The Stonehenge Tunnel
Fourth Street associate, Tim Ambrose, looks at the recent Government decision to approve the controversial Stonehenge road tunnel. He finds at least three reasons to believe the decision may be short-sighted or premature.
Stonehenge is back in the news – not for the first time in its 5,000-year history.
Transport Secretary, Grant Shapps, has given consent to a £1.7 billion, 8-mile, two-lane dual carriageway road project, which will include a tunnel, built slap bang through the Stonehenge World Heritage Site. The two-mile tunnel will be the longest in Britain.
The decision goes against the recommendations of planning officials, who warned it would cause 'permanent, irreversible harm' to the World Heritage Site. Five independent planning inspectors reviewed almost 1,500 documents and spent three weeks listening to oral evidence to arrive at their recommendation that planning permission should be refused. Instead, in a detailed response to Highways England on November 12, the Transport Secretary backed the Historic England, English Heritage and the National Trust position - that removing the existing A303 route past Stonehenge, long notorious for traffic bottlenecks, would provide a raft of benefits that compensated for the permanent and irreversible harm that the planning officials had identified. Any harm, they argue, would be moderated by a Detailed Archaeological Mitigation Strategy, a £35 million contract awarded to Wessex Archaeology.
As with any controversial project, there are those who come down on one side of the fence and others who come down on the other side. And then there those who try - not always successfully - to sit on the fence, as well as those who change sides. When the history of this project is written, it will be interesting to see how the positions of different organisations and individuals have been maintained or changed as different routes have been explored and the cost-benefit arguments considered.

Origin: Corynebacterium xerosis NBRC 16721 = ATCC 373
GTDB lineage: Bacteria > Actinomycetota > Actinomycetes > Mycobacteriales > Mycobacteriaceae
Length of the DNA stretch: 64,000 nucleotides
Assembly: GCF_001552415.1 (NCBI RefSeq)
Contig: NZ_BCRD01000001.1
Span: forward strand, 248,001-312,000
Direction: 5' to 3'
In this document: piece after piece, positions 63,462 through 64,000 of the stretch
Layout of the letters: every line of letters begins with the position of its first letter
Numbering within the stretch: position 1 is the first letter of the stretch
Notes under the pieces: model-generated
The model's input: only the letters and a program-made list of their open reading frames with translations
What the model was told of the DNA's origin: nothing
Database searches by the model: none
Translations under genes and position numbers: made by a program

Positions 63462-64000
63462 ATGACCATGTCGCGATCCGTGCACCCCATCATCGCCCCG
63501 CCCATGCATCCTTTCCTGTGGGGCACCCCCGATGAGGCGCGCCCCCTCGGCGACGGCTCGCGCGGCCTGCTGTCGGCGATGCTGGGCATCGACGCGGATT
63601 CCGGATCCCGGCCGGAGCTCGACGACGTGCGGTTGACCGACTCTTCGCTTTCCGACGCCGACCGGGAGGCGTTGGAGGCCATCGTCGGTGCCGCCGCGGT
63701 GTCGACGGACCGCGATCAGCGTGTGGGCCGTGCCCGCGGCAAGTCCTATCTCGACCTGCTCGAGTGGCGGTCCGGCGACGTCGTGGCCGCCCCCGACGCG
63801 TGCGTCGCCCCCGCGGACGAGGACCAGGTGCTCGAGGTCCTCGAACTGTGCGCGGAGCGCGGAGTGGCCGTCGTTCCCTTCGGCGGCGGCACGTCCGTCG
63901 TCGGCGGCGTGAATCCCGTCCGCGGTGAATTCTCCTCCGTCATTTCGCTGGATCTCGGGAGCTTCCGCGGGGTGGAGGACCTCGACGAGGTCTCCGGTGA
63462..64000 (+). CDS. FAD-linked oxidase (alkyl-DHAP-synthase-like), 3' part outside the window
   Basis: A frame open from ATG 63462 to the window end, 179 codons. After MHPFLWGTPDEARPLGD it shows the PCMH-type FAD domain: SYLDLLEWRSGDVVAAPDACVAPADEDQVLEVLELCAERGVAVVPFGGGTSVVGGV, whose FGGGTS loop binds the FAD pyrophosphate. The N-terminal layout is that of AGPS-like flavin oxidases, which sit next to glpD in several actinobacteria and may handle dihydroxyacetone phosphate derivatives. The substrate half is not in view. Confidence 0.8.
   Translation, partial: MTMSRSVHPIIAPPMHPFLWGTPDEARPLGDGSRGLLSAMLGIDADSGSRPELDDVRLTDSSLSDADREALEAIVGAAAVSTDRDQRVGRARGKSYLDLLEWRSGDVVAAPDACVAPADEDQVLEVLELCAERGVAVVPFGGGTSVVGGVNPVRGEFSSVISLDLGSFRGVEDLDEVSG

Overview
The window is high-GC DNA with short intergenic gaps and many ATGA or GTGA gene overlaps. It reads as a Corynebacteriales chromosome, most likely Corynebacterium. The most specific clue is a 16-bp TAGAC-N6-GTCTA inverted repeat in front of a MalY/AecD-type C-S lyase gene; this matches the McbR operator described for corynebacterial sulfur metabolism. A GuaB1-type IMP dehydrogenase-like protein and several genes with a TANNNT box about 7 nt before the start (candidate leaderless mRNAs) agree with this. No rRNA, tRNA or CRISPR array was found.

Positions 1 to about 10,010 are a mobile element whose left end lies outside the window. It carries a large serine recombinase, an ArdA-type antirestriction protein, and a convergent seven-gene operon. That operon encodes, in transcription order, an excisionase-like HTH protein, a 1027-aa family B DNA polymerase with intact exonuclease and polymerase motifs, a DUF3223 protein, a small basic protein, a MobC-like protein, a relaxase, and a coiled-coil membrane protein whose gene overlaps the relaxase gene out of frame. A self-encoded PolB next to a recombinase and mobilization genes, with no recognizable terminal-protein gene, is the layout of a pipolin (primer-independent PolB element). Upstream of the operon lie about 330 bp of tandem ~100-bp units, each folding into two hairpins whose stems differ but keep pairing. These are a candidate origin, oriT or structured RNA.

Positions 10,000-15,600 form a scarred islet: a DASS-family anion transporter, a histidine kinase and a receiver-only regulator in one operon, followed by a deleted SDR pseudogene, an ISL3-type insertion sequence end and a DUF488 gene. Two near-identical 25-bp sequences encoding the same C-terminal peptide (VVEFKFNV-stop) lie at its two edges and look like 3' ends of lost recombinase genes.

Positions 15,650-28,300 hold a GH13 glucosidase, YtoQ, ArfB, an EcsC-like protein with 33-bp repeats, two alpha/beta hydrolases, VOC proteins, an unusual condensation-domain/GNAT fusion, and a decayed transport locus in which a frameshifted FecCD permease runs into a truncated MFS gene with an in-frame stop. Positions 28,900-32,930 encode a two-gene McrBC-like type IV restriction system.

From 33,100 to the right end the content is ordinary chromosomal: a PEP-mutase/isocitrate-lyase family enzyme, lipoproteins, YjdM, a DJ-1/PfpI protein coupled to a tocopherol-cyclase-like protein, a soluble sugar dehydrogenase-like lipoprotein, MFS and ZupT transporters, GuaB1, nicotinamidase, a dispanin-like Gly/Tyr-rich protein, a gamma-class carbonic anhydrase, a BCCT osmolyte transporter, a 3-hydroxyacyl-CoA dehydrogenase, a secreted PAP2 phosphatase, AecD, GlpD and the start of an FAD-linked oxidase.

Critics argue that English Heritage, the National Trust and Highways England are not neutral observers but interested parties with their support for the tunnel and road scheme based on ownership, management and commercial interests. For example, the loss of the view of Stonehenge from the A303 will mean that, if you want to see the monument at all, you will have to pay English Heritage for the privilege via the Stonehenge visitor centre. Supporters argue that not having to sit in long traffic queues on hot summer afternoons as drivers slow down to catch a glimpse of the stones will be well worth the anticipated destruction of an estimated 500,000 archaeological artefacts.
The Transport Secretary’s response ignores three important considerations.
First, whatever excavations are carried out along the line of the road scheme, they will perforce be for rescue rather than research. They will be subject to strict time limits to fit the overall construction programme. Given the total area of the roadworks and the complexity of the archaeology, putting ‘artificial’ limits on the excavation is likely to lead to some difficult triage decisions. There will be gains but there will also be losses. Much will depend on the time available to the archaeologists working on-site ahead of the tunnelling works.
A second factor is all the potential future knowledge that could be lost to this project. Stonehenge and the remarkable range of monuments in its wider landscape have been the subject of study by antiquaries and archaeologists since the 16th century. Our understanding of the monument and its setting has been incremental over 500 years. But in the last 75 years, (really since Willard Libby’s development of radiocarbon dating in the late 1940s), there have been exponential advances in understanding Stonehenge and its landscape e.g. through the application of digital technologies, ground-based geophysical survey techniques and Lidar, DNA analysis, petrological analysis, archaeobotany, zooarchaeology, isotopic analysis, etc. These techniques will undoubtedly be used in the coming excavations, but we can only imagine what further advances might be made in the next 75 years and what might be discovered if the site were left intact.
Third is the fact that any 'problem' solved by this tunnel might have resolved itself over time, even without such a costly, irreversible intervention. The arguments for the tunnel and its proposed routes have essentially revolved around current and projected traffic congestion on the A303. Apart from the long term economic effects of Covid-19, there are two new factors that may affect the results of Highways England’s modelling. First is the rapid increase expected in the number of electric vehicles. Second is the report that a national road pricing scheme - tolls and/or pay per mile - is being reconsidered by the Chancellor of the Exchequer as a replacement for £40bn of ‘lost’ annual tax revenue through fuel duty and vehicle excise duty, resulting from that increase in electric vehicles. Taken together, there could be a significant reduction in traffic volumes (and noise) along the A303 as motorists adjust to these changes. The central argument for the tunnel may therefore weaken.
Only time will tell – and Stonehenge is no stranger to time.